Clearly, going forward, companies need an intelligent strategy for their warehousing requirements. They know there will be peaks and troughs in activity, although they may vary in the confidence with which they can predict either timing or scale. They also know that to use their own assets to fully provision against short-term peak demand would be hugely expensive.
So, the typical ‘strategy’ is to identify a ‘core capacity’, probably linked in some way to average throughput over the year. This will be served from the business’ own assets or through long-term contracts with third party logistics suppliers and might account for 90% or 95% of annual activity. Peaks that exceed that capacity are accommodated by short-term leasing of ‘emergency’ warehousing on a spot market.
On the face of it, this may sound like a reasonable strategy. But there are several problems. Firstly, emergency warehousing of that nature does not come cheap. Short leases are expensive, if the peak is for an event like Black Friday or Christmas there will be many other companies looking for space and driving prices up – and available space may not be in an ideal location for efficient transport and distribution.
Secondly, and depending on the profile of the various peaks and troughs and how they overlap, that ‘core capacity’ may spend much of the year seriously underused.
© Bis Henderson
However, there is an alternative strategy, which is to significantly lower the ‘core capacity’ of in-house or 3PL warehousing, and accept that coping with peaks, whether predicted or not, is far from an ‘emergency’ but a normal way of operating. This approach requires access to a range of sites, suitable in terms of size, location, duration of availability, access to labour, IT and other facilities. By tapping into the network of resources available through an independent space broker, and by working with them on a long-term partnership basis, a coherent plan can be developed that builds resilience into the supply chain. But this relationship needs to be year-round, not ‘just for Christmas’.
As situations develop, forecasts firm up and requirements crystallise, a rolling shortlist of possible solutions can be maintained. Likely sites can be inspected in advance and assessed to ensure that robust processes and continuity are assured. Continuous assessment and analysis can enable the early securing of the best facilities at a reasonable cost – far preferable to those available under an emergency spot transaction. And because all this is planned, business can be switched in and out of the additional facilities seamlessly, with minimal impact on the costs and efficiencies of the supply chain and the customers it serves.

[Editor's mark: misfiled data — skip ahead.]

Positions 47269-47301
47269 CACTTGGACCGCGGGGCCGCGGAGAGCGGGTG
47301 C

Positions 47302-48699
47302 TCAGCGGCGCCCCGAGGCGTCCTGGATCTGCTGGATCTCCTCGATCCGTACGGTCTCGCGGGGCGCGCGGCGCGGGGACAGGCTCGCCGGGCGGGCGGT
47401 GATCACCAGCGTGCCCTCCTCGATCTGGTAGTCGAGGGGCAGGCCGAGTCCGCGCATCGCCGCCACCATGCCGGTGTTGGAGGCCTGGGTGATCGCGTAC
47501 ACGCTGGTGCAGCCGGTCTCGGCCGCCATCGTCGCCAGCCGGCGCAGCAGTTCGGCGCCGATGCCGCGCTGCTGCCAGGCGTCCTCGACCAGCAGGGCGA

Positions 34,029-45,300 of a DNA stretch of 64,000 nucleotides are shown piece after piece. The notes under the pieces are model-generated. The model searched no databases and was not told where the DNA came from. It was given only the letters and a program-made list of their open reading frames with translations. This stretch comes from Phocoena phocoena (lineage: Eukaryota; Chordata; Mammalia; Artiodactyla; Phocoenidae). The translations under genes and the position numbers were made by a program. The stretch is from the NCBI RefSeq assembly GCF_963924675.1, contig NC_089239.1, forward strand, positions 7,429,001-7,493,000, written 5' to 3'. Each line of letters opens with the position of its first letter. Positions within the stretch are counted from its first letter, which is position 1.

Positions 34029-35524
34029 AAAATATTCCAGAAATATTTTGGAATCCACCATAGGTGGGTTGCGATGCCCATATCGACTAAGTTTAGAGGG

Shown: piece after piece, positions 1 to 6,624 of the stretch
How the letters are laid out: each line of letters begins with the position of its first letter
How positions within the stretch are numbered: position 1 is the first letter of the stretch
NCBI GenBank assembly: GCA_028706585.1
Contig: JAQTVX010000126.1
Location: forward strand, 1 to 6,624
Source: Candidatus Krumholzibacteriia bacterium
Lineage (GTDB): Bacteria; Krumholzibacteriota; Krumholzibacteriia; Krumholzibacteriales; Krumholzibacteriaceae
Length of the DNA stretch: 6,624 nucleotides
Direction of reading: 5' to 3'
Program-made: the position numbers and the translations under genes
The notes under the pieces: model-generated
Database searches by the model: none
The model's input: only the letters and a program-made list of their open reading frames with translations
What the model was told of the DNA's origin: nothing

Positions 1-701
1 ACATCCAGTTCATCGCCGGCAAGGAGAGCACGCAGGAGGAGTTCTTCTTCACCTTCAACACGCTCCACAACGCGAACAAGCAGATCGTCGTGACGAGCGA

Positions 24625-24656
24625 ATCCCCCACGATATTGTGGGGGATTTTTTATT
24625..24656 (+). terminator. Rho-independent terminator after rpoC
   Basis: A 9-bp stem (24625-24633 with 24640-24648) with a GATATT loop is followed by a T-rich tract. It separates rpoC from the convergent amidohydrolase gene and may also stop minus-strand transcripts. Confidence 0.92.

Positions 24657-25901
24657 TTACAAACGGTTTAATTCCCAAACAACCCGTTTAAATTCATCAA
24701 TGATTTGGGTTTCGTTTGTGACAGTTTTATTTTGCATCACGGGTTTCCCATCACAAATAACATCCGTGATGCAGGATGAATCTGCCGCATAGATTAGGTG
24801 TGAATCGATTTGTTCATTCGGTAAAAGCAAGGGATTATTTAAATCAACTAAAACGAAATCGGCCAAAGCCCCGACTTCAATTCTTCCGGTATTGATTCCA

© Bis Henderson
COVID-19 is certainly unprecedented in scale, but the problems in supply chain inventory and storage that it is exposing are pre-existing and, not uncommon. The world is increasingly uncertain, and our ability to manipulate supply and demand to our convenience is much diminished.
For many, ‘core’ or ‘steady state’ inventory is a decreasing proportion of the whole: much more is falling into the unpredictable, higher-risk segment and that has a big impact on warehousing strategy.
Businesses that win out will take a strategic approach to using flexible storage space on a planned, on-going and coordinated basis, creating a continuous dynamic buffer that flexes with the business. They will work with a specialist space broker/facilitator, not to locate a shed at the last minute, but to analyse the supply chain, the inventory requirements and characteristics, as well as the resulting warehousing needs and solutions.
Related competencies include: Business planning, Planning and development management, Property management
Bis Henderson Whitepaper: Warehouse space: a new strategy for a new reality